Dancing With The Devil Again
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Like many of you, I spent long nights playing Diablo II. The game did so many things right, not the least of which was being accessible to players of all skill levels. My complete range of friends at the time, from novice players to hardcore heavies, all seemed addicted to running rampant through the fields, collecting loot and eventually taking on Diablo himself. All of it was basically done by clicking and killing.
Over the years, a new type of game even developed, the Diablo clone, which came in all shapes and sizes, from outright copies to sci-fi shooters. All were extremely easy to play, focused on loot gathering, and constantly rewarded players with new stuff. A few, like Torchlight, were extremely successful in what they did.
So now Diablo III comes forward, and one has to wonder if it might be a bit too late? What can DIII offer that makes it something more than a clone itself? It's clear that Blizzard asked itself these same questions, and I think they have been largely successful in striking out into new areas while keeping the core gameplay intact. DIII won't revolutionize games like DII did, but it may change the way we think about virtual loot moving forward. But I'll get to that bit later.
Diablo III is an extremely well-crafted game. Graphically, it looks really good. There is a gloomy shroud over most areas, at least when you are starting out, a sort of gloss that sits overtop what is actually a beautiful hand-drawn world. Even so, the graphics are not so over the top that more modest computers can't run them. Indeed, while the game ran fantastic on our desktop gaming test computer, it also performed well on our more modest notebook, albeit with a few settings tweaked like removing shadows to give the mobile platform more of a chance to catch its breath.
The five main character classes are all rendered very well, and when you add items their appearance changes. It's interesting that items will reconfigure themselves to match a certain character. So leather armor on a witch doctor will appear tribal while sitting on a demon hunter the same piece will look more like thieves' armor from Dungeons and Dragons. Some pieces are only available for certain classes, though these tend to be among the more rare loot varieties.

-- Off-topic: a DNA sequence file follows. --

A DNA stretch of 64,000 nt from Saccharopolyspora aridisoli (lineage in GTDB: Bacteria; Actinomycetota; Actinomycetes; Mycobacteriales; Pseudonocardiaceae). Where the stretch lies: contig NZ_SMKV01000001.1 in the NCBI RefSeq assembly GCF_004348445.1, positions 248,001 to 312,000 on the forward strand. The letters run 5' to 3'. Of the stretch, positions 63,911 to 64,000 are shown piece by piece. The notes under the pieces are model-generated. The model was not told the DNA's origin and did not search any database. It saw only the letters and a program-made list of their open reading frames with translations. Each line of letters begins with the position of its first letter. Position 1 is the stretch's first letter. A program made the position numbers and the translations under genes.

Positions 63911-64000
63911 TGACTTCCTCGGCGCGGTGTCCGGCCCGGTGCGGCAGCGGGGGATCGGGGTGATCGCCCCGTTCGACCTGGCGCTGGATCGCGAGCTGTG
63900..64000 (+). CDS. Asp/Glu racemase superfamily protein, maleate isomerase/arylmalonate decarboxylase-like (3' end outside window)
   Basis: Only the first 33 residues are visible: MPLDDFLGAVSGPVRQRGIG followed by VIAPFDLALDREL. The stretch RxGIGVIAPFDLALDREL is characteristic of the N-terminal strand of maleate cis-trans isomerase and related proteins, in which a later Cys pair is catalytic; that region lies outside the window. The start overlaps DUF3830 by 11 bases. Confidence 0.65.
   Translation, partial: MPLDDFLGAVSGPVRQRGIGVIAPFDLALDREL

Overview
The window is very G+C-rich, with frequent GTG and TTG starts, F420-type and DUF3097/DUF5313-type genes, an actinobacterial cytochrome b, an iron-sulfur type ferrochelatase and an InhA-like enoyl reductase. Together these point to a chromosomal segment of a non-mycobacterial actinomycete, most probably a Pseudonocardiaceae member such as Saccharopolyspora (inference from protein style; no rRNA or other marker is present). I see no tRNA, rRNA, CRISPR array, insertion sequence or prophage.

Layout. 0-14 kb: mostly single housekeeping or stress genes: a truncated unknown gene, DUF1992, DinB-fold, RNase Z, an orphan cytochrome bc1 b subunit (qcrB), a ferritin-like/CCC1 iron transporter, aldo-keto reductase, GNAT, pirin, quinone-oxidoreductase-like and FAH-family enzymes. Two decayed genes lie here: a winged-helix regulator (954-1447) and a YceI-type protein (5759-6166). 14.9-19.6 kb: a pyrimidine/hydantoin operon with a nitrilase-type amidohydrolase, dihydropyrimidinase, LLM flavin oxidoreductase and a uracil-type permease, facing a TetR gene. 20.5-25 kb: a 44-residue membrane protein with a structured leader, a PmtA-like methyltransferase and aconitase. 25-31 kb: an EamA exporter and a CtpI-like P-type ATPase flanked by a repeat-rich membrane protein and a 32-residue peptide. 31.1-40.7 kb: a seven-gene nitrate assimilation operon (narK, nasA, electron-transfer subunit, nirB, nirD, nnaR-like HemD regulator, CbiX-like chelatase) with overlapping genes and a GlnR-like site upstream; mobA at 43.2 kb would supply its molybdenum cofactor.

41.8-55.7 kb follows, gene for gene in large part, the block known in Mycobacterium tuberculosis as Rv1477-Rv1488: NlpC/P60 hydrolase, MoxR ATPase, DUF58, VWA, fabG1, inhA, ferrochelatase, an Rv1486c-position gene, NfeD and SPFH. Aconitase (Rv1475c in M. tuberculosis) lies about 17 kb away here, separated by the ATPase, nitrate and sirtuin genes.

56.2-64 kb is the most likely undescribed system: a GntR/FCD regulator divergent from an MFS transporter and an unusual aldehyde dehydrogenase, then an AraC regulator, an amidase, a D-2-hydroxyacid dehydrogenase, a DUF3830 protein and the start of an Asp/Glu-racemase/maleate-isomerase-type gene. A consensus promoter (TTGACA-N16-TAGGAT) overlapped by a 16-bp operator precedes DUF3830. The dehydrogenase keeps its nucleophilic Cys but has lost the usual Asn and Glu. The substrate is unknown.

Gameplay in DIII has not changed very much at all from DII. You still left click to move and make a primary attack, and right click to make a secondary attack. The number keys, from one to four, can launch special, mostly defensive, tactics. You can hold down the Shift key to stand in place and make an attack, which is something almost every ranged character will need to learn very fast. That's pretty much it in terms of keys, so you won't need very much time to get up to speed. As you learn new skills and open up new buttons, the game goes out of its way to show you how to employ them. Instead of giving you a bunch of new skills, at higher levels you earn runes which can enhance existing ones, so it's never very complex. The downside is that pretty much every character of the same class and level is going to be the same, with only their gear separating them. However, this does serve to make gameplay easy, which is a good compromise. DIII is accessible to everyone of any skill level.
To make things even easier, potions now stack, so all your minor healing goes into a single slot and can be drank with the touch of a key, your mediums go into another slot and so on. There are no mana potions. Special abilities that depend on mana, or whatever energy your character calls it, either regenerate automatically or when attacking monsters. I almost never used a potion anyway, especially at lower difficulty levels, because besides health-regenerating armor, dead monsters drop red orbs which automatically heal you when you walk through them.